Integration of technology skills
The ability to integrate new technologies with what the customer already has is the next level of skill needed and applies to all levels of the network in the commercial business or in the home.
This is where the contractor needs to understand the types of signals and applications that will be supported by the cabling system they installed. Knowing how to work with what they already have and what they should upgrade to—to get what they want—will gain respect for any contractor.
Some other skills the customer will appreciate involve consultation, design, project management, site audits, maintenance plans and asset-management services.
These skills can involve the design and installation of wide area networks (WANs), virtual private networks (VPNs), firewalls and LAN security as well as certifications from Microsoft, CISCO, HP and other software training/certificates.
Here is a brief overview of some technologies and/or strategies that could benefit your customer’s goals.
Ethernet is the most widely installed local area network technology. Specified in a standard, IEEE 802.3, Ethernet was originally developed by Xerox and then developed further by Xerox, Digital Equipment Company (DEC) and Intel. An Ethernet LAN typically uses coax cable or special grades of twisted-pair wires.
The most commonly installed Ethernet systems are called 10BASE-T with transmission speeds up to 10 Mbps. Devices are connected to the cable and compete for access using a Carrier Sense Multiple Access with Collision Detection (CSMA/CD) protocol.
FireWire, originally developed by Apple, is a very fast external bus standard for wires through which data is transmitted from one part of a computer to another. It supports data transfer rates, usually measured in megabits or megabytes per second up to 400 Mbps (1394a) and 800 Mbps (1394b). In addition, 1394c is now under development as a way for that protocol to run on an Ethernet PHY.
VoIP is voice delivered over the Internet. In general, this is sending voice information in digital form using discrete packets, rather than in the traditional circuit-related protocols of the public switched telephone network (PSTN). A major advantage is that it avoids the tolls charged by ordinary telephone service. When a company uses VoIP, it works with a VoIP device at their gateway. In homes, the gateway is the Internet service provider (ISP) used that connects the user to the Internet.
Bluetooth is an open specification for wireless short-range communications of data and voice between both mobile and stationary devices. It specifies how mobile phones, computers or personal digital assistants (PDAs) interconnect with each other, computers and office or home phones.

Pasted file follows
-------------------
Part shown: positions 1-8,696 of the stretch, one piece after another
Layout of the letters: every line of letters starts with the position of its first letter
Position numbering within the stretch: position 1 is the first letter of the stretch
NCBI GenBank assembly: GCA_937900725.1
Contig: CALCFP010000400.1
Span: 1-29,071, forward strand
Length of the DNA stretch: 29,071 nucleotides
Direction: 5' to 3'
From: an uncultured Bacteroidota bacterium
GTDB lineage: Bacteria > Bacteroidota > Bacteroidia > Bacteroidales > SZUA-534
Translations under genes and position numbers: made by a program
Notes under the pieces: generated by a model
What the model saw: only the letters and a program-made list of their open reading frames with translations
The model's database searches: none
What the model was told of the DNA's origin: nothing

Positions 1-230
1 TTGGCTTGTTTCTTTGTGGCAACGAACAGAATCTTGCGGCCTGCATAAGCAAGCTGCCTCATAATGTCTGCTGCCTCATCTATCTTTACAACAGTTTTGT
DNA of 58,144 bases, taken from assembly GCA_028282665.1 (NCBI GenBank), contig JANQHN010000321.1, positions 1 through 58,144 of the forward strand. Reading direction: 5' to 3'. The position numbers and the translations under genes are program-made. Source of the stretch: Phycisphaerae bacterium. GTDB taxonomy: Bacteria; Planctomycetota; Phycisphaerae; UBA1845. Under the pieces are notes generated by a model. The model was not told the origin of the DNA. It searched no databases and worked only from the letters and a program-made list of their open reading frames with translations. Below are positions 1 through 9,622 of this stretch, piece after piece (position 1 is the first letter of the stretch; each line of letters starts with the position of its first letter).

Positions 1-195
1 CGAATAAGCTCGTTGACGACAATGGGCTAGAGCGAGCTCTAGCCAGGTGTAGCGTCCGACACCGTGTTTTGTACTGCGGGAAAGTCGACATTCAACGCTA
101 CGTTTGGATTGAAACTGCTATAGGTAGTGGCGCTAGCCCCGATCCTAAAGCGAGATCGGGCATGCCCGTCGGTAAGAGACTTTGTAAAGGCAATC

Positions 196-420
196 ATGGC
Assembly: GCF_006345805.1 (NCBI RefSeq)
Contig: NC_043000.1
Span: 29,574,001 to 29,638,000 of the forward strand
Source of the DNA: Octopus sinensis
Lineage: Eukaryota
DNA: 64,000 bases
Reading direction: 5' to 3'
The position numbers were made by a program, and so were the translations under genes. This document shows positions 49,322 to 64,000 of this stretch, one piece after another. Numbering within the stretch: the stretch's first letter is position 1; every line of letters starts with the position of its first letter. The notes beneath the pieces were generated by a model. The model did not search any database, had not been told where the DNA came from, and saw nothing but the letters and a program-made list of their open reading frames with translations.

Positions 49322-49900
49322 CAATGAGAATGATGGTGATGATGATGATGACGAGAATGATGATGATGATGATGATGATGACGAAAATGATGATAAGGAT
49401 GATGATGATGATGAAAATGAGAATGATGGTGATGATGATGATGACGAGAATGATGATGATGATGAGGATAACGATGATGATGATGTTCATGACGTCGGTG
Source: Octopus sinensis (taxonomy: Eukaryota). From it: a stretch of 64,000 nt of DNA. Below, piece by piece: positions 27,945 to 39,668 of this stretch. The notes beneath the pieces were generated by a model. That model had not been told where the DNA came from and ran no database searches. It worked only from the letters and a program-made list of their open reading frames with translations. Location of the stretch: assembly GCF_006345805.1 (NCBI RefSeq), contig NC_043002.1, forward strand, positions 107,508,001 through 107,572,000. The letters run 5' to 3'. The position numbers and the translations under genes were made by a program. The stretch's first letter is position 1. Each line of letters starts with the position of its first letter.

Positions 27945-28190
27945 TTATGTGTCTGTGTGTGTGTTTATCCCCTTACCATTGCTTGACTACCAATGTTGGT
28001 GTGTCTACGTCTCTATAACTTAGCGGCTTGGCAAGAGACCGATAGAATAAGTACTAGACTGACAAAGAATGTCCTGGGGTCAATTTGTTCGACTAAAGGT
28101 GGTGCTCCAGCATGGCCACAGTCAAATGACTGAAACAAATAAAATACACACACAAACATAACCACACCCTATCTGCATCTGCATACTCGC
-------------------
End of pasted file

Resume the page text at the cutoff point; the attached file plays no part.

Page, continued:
Ten-gigabit Ethernet (10GBASE-T), standardized in IEEE 802.3ae for fiber—and currently being standardized in 802.3an for copper—is a technology that offers data speeds up to 10 billion bits per second. Ten-gigabit Ethernet moves data on backbone cabling connections between networks and is expected to be used to interconnect local area networks, wide area networks (WANs) and metropolitan area networks (MANs).
On multimode fiber, 10-gigabit Ethernet will support distances up to 300 meters; on single-mode fiber, it will support distances up to 40 kilometers. On copper, it is now being developed to support a full 100-meter horizontal distance.
Technologies are moving fast and customers are looking for contractors who understand the basic rules of installation, the impact they have on the performance of a customer’s network and applications, and are certified on the hardware provided by that manufacturer. The work is competitive and the contractor’s edge can be found in having the appropriate certifications and a broad vision of their overall skills.
The customer wants to go beyond the basics and find a solution that meets their goals. Benefits to the customer are important. You can give them those benefits from the long quality service they will receive from your installed network, your supporting expertise and the knowledge that the hardware they are buying will be supported by manufacturer warranties because you are certified on that system. EC
MICHELSON, president of Jackson, Calif.-based Business Communication Services and publisher of the BCS Reports, is an expert in TIA/EIA performance standards. Contact her at www.bcsreports.com or firstname.lastname@example.org.